Written by Samuel Barker
Oct 03, 2012 at 09:00 PM
ImageAbout 10 years ago, Jay Farrar released a solo album. Being a big Uncle Tupelo/Son Volt fan, I reached out to the record label trying to bum a free copy of it. When the envelope arrived carrying that album, there was also an album from Varnaline in the envelope.

Now, I’m a southerner, so the title, “Songs in the Northern Key,” was initially pretty unimpressive to me, but I liked the way it looked. So, after listening to Farrar’s album a few times, I popped it on and loved what I heard. I became somewhat obsessive over the album. It captured everything I loved in music…seriously. The title of the album also captured the mood perfectly. I’ve listened to this album at least once a week since I got it over 10 years ago.

Varnaline was Anders Parker’s band. Though, on Songs in the Northern Key, it was mostly just him. He played guitar, bass, drums, organ and more. It ran from fuzzed out indie rock to reflective acoustic ballads to atmospheric alt. country tunes. Cohesive, but broad in influence…Like I said, I love the album.

When Parker took that album on the road, he tapped Texas indie rock band, Centro-Matic, as the backing band. It was on a fateful night at Rudyard’s that I was exposed to the Will Johnson’s music, as leader of Centro-matic.

So, here I am, ten years later. I had not seen Anders Parker since that night at Rudyard’s and had only caught Centro-matic once at Fun Fun Fun Fest back in 2008 since. Both had released a lot of material that I only had a fraction of, but this was an exciting day of music. Especially since Johnson had just released a solo album, Scorpions, and both he and Parker had collaborated with Farrar and My Morning Jacket front man, Jim James, on New Multitudes, a Woody Guthrie project.

To start the evening off, Will Johnson had an in-store at Cactus Music for the release of Scorpions.

A solid audience for a Wednesday afternoon had gathered in the aisles to get a preview of Johnson’s new tunes and, of course, Parker was on hand to offer some assistance later in the set.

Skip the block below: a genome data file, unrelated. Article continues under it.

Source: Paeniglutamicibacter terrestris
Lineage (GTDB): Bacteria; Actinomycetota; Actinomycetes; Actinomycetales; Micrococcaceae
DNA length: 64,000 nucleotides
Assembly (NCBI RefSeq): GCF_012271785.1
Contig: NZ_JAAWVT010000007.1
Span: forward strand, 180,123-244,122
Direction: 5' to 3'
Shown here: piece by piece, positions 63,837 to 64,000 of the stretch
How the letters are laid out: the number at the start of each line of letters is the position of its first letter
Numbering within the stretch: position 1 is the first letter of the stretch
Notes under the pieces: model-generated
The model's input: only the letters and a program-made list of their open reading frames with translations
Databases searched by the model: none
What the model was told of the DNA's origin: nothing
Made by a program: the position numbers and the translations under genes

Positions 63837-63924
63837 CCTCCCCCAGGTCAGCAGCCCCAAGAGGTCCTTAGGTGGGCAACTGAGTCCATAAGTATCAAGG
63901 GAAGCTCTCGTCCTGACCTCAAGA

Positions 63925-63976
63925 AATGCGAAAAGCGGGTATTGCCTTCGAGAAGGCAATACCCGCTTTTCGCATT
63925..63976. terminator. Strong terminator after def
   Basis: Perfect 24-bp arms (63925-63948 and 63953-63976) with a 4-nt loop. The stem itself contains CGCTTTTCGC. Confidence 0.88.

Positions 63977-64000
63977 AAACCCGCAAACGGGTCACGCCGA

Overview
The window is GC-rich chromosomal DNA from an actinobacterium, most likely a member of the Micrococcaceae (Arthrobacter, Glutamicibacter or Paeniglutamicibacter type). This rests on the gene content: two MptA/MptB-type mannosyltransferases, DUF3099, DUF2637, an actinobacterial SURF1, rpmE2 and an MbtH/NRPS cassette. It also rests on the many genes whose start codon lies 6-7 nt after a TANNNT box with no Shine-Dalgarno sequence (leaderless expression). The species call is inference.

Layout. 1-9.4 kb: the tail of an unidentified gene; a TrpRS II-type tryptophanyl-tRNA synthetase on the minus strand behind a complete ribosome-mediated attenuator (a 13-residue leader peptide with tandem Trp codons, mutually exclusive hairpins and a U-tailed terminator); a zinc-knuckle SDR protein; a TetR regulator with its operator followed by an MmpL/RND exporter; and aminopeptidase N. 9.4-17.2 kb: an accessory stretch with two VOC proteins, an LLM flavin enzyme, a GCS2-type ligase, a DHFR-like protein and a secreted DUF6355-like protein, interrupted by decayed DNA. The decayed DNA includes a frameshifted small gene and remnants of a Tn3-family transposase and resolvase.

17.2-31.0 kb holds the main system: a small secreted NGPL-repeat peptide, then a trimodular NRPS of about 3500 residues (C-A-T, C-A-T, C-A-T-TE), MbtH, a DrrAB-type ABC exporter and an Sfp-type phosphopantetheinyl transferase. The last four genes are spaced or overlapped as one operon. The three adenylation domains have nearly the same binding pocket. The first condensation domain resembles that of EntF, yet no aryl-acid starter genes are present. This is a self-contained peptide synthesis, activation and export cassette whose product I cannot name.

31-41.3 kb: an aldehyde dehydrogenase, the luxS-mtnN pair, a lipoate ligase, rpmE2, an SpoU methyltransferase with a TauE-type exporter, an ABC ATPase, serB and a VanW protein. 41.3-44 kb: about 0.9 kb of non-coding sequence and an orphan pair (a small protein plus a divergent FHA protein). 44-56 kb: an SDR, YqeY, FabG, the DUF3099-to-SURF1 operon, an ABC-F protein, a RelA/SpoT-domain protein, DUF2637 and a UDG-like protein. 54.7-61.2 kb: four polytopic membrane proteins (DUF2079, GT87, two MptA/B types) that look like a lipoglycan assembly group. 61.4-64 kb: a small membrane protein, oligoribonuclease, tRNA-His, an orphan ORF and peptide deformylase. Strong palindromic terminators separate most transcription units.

Johnson finger-picked his way through the tunes including the title track from his new album and, my current favorite, You Will Be Here, Mine.  He stayed quiet through the first few songs until he realized he’d left a pen in his hat and told the audience how he thought a bug had landed on him. It led to a humorous tale on how some nights you have to block out distractions and focus through a song.

ImageTo close the in-store, Parker joined Johnson on stage to play lead for a bit, and then a 1-2 punch from New Multitudes. Parker started with Fly High, which sounded great with him and Johnson playing off each other. Next came V.D. City, which, again, benefitted from the solid rapport these two seem to have with one another. It definitely had me ready for the evening show.

I haven’t been to Fitzgerald’s in a long time. The once quiet neighborhood was now a group of restaurants and bars. Time changes things quickly.

Once inside, a few layers of paint had cleaned up the look, but it was still the same old place I spent the majority of my youth rocking out in. The show was downstairs, which added to the intimacy. A very enjoyable vibe was beginning before anyone took the stage.

Right at 9, Johnson and Parker took the stage. With a quick salutation, Parker launched into Fly High, which brought us right back to the end of the Cactus set. Johnson then played Bloodkin Push.

The interaction between Johnson and Parker was wonderful and the way they complimented each other’s songs worked to create texture.

However, at the end of Bloodkin Push, a quick game of Rock, Paper, Scissors broke out. Johnson went paper, Parker went scissors, so it was announced that Parker would take the first solo run of the night. I was not expecting them to do solo sections, but it was an interesting way to do the set.